The government has been caught up in its own lies about proposed funding by the Public Ivestment Corporation (PIC) of at least R10 billion for South African Airways. The Cape Messenger editor Donwald Pressly looks at the propaganda fault-line surrounding the issue
For much of Tuesday, the Gupta/Jimmy Manyi propaganda machine, ANN7, suggested that the chief executive officer of the Public Investment Corporation, Dan Matjila, was guilty of corrupt practices. Then, by the end of the day, National Treasury and the PIC held a joint press conference – featuring Finance Minister Malusi Gigaba and a host of Treasury luminaries alongside Matjila – and attempts were made to clear his name.
Although a number of newspapers had suggested that the political knives were out for Matjila – including the pro-government Independent Newspapers –Matjila stated he was very angry with the Sunday Times which in its Business Times supplement ran the headline: Matjiila: ‘Pic cash is the goal’.
The PIC head said he was considering his legal options – claiming the story, written by veteran journalist Chris Barron, was “inaccurate”. It is hard to believe anything which Matjila says, if that is the case. He told Barron: “I’ve got the keys. They’re looking for the keys to the big safe.” The “they” he was referring to was the Treasury. He referred to them in the Sunday Times as “politically connected people”.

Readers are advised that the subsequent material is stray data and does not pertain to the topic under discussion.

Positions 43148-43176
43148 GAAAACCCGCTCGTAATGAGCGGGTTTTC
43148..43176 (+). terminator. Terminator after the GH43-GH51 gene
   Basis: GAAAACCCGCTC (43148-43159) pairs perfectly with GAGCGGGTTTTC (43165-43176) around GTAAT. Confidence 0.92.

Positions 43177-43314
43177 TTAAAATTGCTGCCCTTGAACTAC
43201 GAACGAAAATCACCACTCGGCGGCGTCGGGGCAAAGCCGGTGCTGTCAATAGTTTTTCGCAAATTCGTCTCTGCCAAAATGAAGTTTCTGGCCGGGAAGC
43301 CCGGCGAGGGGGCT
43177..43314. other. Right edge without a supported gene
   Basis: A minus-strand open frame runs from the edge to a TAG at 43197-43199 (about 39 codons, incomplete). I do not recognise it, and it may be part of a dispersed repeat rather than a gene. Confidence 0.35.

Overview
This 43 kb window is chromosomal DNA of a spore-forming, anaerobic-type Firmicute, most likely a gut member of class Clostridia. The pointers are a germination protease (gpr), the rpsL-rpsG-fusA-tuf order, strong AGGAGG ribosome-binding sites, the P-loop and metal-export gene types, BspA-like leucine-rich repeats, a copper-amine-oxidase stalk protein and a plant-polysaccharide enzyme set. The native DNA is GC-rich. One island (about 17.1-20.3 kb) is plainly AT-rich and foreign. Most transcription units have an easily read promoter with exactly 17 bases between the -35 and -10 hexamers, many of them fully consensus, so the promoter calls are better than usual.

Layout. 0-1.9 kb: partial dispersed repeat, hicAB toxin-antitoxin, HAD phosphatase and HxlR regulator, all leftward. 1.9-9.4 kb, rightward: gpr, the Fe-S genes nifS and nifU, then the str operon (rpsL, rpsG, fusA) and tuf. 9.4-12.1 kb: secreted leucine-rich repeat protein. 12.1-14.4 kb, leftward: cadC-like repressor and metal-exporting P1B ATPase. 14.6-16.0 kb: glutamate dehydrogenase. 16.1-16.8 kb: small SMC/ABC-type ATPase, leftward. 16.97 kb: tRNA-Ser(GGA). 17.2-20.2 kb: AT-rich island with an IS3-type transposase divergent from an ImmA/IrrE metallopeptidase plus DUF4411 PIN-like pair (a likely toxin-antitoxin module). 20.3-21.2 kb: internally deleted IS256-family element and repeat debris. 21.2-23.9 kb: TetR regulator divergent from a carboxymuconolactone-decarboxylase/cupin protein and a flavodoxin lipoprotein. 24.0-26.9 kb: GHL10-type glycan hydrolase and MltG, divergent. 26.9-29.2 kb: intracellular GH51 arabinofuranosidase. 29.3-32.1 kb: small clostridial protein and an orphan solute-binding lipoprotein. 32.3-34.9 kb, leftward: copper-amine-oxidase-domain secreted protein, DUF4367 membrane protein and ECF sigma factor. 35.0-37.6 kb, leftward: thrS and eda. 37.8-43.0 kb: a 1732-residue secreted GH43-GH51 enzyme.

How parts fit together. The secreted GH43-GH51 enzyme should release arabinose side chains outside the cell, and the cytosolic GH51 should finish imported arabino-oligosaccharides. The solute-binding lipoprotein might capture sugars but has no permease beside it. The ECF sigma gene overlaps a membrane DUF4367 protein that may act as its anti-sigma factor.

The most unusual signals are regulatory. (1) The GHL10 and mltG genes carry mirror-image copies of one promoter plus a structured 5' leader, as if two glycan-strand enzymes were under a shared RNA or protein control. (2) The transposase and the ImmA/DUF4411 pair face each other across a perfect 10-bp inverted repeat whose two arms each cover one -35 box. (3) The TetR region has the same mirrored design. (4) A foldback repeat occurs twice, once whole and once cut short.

But on ANN7 he was reported as rejecting reports that there were political plans to oust him. He has now changed his tune, describing the Sunday Times article as “distasteful, inaccurate and malicious”.
The Treasury said that his contract still had two and a half years to run. Matjila said the article, he thought, was “designed to drive the wedge between myself and the (finance) minister”. He said he had complained to the management at the media group which owns the Sunday Times. “We are weighing our legal options to try to deal with this matter properly.”
He reported that he enjoyed “good support from the minister … good support from the deputy (finance) minister (Sifiso Buthelezi)”. Buthelezi is chairperson of the PIC.
ANN7 was still not prepared to drop the defamatory story that Matjila was corrupt. It reported that when the then Finance Minister Nhlanhla Nene – who was fired by President Jacob Zuma in 2015 – was still in office, a deal to build an oil refinery in Mozambique had been struck by the PIC. Nene’s son, Siyabonga, served on the board of the deal’s facilitation company. It was implied that Matjila had smoothed this transaction to Indiafrec Trade and Investment Pty Ltd to the tune of R800 million.
The story about the intended funding of the PIC of SAA has been running for a while. SAA needs at least R13 billion to run for the next few years. It already owes billions of rand in guarantees – money it has borrowed from commercial banks, including Citibank. The government has guaranteed the loans.
It is understood that the Treasury has sought R10 billion from the PIC – something which Gigaba denied for much of the day on Tuesday. But at the press conference, covered by ANN7, it was clear that Treasury had, indeed, been looking to the PIC to fund SAA.